Google has made a point of touting Open Source (at least sometimes), and they are the undisputed king of the smartphone operating system world. And yet I hear no big moves by Google to encourage phone manufacturers to utilize Open Source baseband firmware, such as OsmocomBB. So has Canonical missed an opportunity? No. Not yet. If (some may say 'when') Ubuntu gains a critical amount of market share in the phone world, that will be their chance to pressure manufacturers to produce a truly Open Source phone. Until then, Canonical needs to continue to work within the world we have today."
msm1267 (2804139) writes "The first deep look into the security of the Android patch installation process, specifically its Package Management Service (PMS), has revealed a weakness that puts potentially every Android device at risk for privilege escalation attacks. Researchers from Indiana University and Microsoft published a paper that describes a new set of Android vulnerabilities they call Pileup flaws, and also introduces a new scanner called SecUP that detects malicious apps already on a device lying in wait for elevated privileges. The vulnerability occurs in the way PMS handles updates to the myriad flavors of Android in circulation today. The researchers say PMS improperly vets apps on lower versions of Android that request OS or app privileges that may not exist on the older Android version, but are granted automatically once the system is updated.
The researchers said they found a half-dozen different Pileup flaws within Android's Package Management Service, and confirmed those vulnerabilities are present in all Android Open Source Project versions and more than 3,500 customized versions of Android developed by handset makers and carriers; more than one billion Android devices are likely impacted, they said." Handily enough, the original paper is not paywalled.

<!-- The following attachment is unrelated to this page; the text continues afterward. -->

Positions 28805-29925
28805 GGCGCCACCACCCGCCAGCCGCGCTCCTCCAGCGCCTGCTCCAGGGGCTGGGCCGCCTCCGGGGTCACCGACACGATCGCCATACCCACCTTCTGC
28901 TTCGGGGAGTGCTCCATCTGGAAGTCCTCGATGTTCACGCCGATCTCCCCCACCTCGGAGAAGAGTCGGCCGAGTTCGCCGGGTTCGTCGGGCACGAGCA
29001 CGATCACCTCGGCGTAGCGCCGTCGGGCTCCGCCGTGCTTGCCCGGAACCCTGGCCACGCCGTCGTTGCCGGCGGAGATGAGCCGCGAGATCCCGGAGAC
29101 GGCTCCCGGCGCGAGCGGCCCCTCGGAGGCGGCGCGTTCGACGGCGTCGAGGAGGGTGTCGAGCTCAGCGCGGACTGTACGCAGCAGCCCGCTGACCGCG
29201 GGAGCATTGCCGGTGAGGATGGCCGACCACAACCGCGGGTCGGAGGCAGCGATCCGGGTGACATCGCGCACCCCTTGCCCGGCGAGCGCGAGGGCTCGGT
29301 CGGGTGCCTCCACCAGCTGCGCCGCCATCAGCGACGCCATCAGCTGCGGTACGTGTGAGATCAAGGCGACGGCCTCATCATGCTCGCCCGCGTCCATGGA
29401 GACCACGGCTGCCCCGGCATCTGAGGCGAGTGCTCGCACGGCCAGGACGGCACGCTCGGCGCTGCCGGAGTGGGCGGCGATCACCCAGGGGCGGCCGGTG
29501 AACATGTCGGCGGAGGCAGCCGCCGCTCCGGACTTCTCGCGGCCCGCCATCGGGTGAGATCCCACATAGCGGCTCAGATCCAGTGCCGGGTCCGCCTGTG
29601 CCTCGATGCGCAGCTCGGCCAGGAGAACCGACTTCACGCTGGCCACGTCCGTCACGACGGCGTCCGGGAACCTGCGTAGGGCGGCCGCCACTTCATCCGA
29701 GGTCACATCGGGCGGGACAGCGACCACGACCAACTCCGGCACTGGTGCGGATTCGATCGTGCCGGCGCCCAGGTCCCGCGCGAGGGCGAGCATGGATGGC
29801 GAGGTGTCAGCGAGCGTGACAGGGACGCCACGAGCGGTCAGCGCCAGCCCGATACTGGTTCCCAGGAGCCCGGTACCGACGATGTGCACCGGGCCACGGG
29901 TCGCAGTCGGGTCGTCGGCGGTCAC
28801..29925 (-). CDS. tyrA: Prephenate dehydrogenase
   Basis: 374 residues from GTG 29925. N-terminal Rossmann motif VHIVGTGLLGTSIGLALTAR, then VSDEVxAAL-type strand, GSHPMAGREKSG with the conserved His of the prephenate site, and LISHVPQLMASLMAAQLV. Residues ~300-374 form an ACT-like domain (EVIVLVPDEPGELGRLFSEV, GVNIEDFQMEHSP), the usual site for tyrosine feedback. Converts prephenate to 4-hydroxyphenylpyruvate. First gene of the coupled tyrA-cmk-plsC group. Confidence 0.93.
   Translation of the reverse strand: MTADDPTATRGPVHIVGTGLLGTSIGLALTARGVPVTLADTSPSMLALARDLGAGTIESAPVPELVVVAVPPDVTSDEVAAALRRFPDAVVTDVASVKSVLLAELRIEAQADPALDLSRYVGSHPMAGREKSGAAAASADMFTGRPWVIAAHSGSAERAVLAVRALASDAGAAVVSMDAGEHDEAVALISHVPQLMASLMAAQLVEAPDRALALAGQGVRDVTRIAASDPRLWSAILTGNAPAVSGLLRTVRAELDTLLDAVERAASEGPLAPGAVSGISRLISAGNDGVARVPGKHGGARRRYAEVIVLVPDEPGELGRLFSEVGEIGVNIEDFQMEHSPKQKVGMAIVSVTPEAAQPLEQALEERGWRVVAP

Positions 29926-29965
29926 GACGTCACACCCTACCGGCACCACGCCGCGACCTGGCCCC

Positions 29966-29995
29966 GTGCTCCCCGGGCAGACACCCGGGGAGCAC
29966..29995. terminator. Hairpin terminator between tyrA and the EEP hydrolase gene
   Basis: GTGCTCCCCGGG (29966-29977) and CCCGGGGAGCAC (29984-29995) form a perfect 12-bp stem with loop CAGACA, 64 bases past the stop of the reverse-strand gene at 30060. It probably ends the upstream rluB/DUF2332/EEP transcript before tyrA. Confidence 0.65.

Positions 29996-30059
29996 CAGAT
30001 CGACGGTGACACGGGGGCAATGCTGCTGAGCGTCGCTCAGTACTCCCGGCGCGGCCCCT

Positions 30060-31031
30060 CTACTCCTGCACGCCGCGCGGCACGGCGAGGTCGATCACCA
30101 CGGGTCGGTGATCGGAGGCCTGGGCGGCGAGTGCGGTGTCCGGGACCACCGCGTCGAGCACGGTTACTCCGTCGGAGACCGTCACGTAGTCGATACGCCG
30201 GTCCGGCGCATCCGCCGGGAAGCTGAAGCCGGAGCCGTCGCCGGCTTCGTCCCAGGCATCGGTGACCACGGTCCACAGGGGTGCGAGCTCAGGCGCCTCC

itwbennett (1594911) writes "Oppo Electronics has taken off the wraps on its first LTE phone, and it packs more technology than most if not all laptops. The Find 7 is a 5.5" phone and is the first to support 2560 x 1440 resolution [538 PPI] (by comparison, the Samsung Galaxy S5 has 441 PPI). 'Another striking and unique feature of the phone is its 2.5GHz quad-core Qualcomm Snapdragon 801 processor,' writes blogger Andy Patrizio. 'This is Qualcomm's first chip to feature its Gobi True 4G LTE World Mode, supporting LTE FDD, LTE TDD, WCDMA, CDMA1x, EV-DO, TD-SCDMA and GSM4. Translation: this phone will work on LTE all over the world.'"
An anonymous reader writes "Achilleas Tsitroulis of Brunel University, UK, Dimitris Lampoudis of the University of Macedonia, Greece and Emmanuel Tsekleves of Lancaster University, UK, have investigated the vulnerabilities in WPA2 and present its weakness. They say that this wireless security system might now be breached with relative ease [original, paywalled paper] by a malicious attack on a network. They suggest that it is now a matter of urgency that security experts and programmers work together to remove the vulnerabilities in WPA2 in order to bolster its security or to develop alternative protocols to keep our wireless networks safe from hackers and malware."
First time accepted submitter techpolicy (3586897) writes "The big four wireless carriers are spending millions of dollars to hire professors, fund Washington think tanks and to meet with the Federal Communications Commission to try to convince the agency to write rules for an upcoming auction of spectrum that favor them, according to an article posted by the Center for Public Integrity in Washington. The frequencies are needed to bolster or build out their nationwide networks — and this kind of low-band spectrum won't be up for sale for a very long time. The biggest fight is over a rule that would limit how much AT&T and Verizon can get of these valuable frequencies. How it plays out will determine who has control over your smartphone."
itwbennett (1594911) writes "A pair of Google's Project Tango phones, the prototype smartphone packed with sensors so it can learn and sense the world around it, is heading to the International Space Station on the upcoming Orbital 2 mission where they will be used to help develop autonomous flying robots. Work on the robots is already going on at NASA's Ames Research Center in Silicon Valley, and this week the space agency let a small group of reporters visit its lab and see some of the research."